The Mahabharata of Krishna-Dwaipayana Vyasa Bk. 3 Pt. 2 eBook

This eBook from the Gutenberg Project consists of approximately 629 pages of information about The Mahabharata of Krishna-Dwaipayana Vyasa Bk. 3 Pt. 2.
offence, and who wert in the disguise of a Brahmana?  He that knowing such a one to be even a Rakshasa, slayeth him, goes to hell.  Further, thou canst not be killed before the time cometh.  Surely to-day thou hast reached the fullness of thy time in as much as thy mind hath been thus turned by the wonder-performing Fate towards carrying off Krishna.  By committing thyself to this deed, thou hast swallowed up the hook fastened to the line of Fate.  So like unto a fish in water, whose mouth hath been hooked, how canst thou live to-day?  Thou shall not have to go whither thou intendest to, or whither thou hadst already gone mentally; but thou shall go whither have repaired Vaka and Hidimva.’

“Thus addressed by Bhima, the Rakshasa in alarm put them down; and being forced by Fate, approached for fight.  And with his lips trembling in anger he spake unto Bhima, saying, ’Wretch!  I have not been bewildered; I had been delaying for thee.  Today will I offer oblations of thy blood to those Rakshasas who, I had heard, have been slain by thee in fight.’  Thus addressed, Bhima, as if bursting with wrath, like unto Yama himself at the time of the universal dissolution, rushed towards the Rakshasa, licking the corners of his mouth and staring at him as he struck his own arms with the hands.  And seeing Bhima waiting in expectation of fight, the Rakshasa also darted towards him in anger, like unto Vali towards the wielder of the thunderbolt, repeatedly gaping and licking the corners of his mouth.  And when a dreadful wrestling ensued between those two, both the sons of Madri, waxing exceeding wroth rushed forward; but Kunti’s son, Vrikodara, forbade them with a smile and said, ’Witness ye!  I am more than a match for this Rakshasa.  By my own self and by my brothers, and by my merit, and by my good deeds, and by my sacrifices, do I swear that I shall slay this Rakshasa.’  And after this was said, those two heroes, the Rakshasa and Vrikodara challenging each other, caught each other by the arms.  And they not forgiving each other, then there ensued a conflict between the infuriated Bhima and the Rakshasa, like unto that between a god and a demon.  And repeatedly uprooting trees, those two of mighty strength struck each other, shouting and roaring like two masses of clouds.  And those foremost of athletes, each wishing to kill the other, and rushing at the other with vehemence, broke down many a gigantic tree by their thighs.  Thus that encounter with trees, destructive of plants, went on like unto that between the two brothers Vali and Sugriva—­desirous of the possession of a single woman.  Brandishing trees for a moment, they struck each other with them, shouting incessantly.  And when all the trees of the spot had been pulled down and crushed into fibres by them endeavouring to kill each other, then, O Bharata, those two of mighty strength, taking up rocks, began to fight for a while, like unto a mountain and a mighty mass of clouds.  And not suffering each other, they fell to striking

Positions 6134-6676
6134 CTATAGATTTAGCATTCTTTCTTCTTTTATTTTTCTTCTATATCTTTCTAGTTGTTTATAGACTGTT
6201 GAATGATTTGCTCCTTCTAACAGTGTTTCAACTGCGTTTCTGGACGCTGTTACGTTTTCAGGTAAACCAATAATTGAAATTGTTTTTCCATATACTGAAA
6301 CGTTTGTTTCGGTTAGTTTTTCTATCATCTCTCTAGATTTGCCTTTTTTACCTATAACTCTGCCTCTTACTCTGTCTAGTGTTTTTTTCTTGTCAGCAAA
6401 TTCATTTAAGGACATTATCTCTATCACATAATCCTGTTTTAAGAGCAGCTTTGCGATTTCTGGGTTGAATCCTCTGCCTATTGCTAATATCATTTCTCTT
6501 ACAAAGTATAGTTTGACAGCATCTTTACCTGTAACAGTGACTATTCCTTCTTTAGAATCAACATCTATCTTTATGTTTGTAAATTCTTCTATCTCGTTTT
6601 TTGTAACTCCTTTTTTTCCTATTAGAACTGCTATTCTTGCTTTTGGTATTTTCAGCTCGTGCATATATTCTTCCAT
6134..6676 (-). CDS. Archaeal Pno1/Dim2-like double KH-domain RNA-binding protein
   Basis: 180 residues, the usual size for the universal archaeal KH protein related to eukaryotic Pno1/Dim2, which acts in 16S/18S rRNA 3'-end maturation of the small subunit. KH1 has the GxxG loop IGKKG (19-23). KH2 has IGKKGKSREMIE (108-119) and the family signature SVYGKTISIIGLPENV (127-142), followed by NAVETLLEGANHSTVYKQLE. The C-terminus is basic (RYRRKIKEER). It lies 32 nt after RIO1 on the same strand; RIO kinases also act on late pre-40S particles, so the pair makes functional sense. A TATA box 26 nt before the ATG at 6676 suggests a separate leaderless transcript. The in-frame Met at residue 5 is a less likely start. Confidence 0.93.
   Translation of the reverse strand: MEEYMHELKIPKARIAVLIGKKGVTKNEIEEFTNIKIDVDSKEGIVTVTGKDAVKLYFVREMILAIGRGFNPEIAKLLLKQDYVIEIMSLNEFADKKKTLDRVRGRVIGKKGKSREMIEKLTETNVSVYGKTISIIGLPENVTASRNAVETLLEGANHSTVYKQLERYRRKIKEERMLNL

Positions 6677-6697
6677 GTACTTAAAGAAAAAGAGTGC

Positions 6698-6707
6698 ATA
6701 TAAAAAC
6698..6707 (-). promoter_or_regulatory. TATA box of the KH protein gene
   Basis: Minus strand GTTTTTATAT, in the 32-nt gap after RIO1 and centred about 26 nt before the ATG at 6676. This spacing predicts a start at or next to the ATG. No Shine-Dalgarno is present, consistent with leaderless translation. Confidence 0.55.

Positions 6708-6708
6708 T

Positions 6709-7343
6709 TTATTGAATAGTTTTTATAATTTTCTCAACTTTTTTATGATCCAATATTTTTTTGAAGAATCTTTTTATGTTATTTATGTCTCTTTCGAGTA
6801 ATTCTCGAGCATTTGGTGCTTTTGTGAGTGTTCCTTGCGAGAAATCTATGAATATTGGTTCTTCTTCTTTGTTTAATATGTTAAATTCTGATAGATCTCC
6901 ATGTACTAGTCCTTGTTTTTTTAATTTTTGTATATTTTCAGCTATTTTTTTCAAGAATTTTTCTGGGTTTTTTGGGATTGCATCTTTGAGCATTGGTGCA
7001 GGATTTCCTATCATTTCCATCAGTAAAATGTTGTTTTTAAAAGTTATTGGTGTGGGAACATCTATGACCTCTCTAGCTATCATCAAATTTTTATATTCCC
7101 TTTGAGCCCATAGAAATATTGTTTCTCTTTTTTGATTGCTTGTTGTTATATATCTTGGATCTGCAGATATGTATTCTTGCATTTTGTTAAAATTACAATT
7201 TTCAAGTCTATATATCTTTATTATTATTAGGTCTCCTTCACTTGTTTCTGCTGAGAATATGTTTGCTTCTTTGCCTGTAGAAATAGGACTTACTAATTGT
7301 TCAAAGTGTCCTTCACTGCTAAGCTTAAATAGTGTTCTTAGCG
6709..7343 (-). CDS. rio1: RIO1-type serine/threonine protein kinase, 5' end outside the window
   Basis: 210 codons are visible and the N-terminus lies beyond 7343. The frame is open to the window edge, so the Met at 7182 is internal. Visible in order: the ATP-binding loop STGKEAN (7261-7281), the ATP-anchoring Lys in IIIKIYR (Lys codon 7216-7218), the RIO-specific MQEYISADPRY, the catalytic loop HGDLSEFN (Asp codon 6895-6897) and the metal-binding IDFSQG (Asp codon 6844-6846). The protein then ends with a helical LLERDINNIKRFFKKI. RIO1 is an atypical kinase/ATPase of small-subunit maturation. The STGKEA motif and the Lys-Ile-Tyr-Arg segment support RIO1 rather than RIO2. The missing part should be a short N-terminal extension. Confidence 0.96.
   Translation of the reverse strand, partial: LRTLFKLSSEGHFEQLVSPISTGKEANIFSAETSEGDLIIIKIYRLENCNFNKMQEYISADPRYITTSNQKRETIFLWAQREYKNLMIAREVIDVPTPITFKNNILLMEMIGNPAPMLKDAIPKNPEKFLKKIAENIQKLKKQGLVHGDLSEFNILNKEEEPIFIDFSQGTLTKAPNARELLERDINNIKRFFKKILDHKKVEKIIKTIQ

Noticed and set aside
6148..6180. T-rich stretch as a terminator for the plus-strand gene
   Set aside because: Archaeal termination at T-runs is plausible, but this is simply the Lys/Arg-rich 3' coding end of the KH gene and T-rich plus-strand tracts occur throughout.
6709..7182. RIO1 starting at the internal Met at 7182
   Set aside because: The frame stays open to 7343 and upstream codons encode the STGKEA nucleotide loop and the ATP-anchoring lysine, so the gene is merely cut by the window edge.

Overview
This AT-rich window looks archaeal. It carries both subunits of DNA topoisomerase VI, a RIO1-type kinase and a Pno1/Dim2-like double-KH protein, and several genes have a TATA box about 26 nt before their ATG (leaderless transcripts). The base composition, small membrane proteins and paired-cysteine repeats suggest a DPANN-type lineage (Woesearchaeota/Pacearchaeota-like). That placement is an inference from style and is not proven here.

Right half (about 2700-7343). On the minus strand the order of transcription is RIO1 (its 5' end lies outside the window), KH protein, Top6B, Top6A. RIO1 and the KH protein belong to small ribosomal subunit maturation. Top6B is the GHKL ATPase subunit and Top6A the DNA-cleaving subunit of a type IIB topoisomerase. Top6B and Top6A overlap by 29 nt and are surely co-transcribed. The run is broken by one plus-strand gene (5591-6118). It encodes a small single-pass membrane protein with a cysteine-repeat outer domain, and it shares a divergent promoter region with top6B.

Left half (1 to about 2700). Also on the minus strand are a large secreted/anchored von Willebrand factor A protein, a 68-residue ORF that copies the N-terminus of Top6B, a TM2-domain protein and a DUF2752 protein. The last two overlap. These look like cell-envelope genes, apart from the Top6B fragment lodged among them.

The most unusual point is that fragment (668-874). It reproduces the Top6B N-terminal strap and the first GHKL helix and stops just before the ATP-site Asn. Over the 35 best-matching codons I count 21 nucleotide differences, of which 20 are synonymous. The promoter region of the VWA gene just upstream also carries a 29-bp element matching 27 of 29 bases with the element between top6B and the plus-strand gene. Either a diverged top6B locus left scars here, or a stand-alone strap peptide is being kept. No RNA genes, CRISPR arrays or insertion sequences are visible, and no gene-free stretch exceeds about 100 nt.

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The Mahabharata of Krishna-Dwaipayana Vyasa Bk. 3 Pt. 2 from Project Gutenberg. Public domain.
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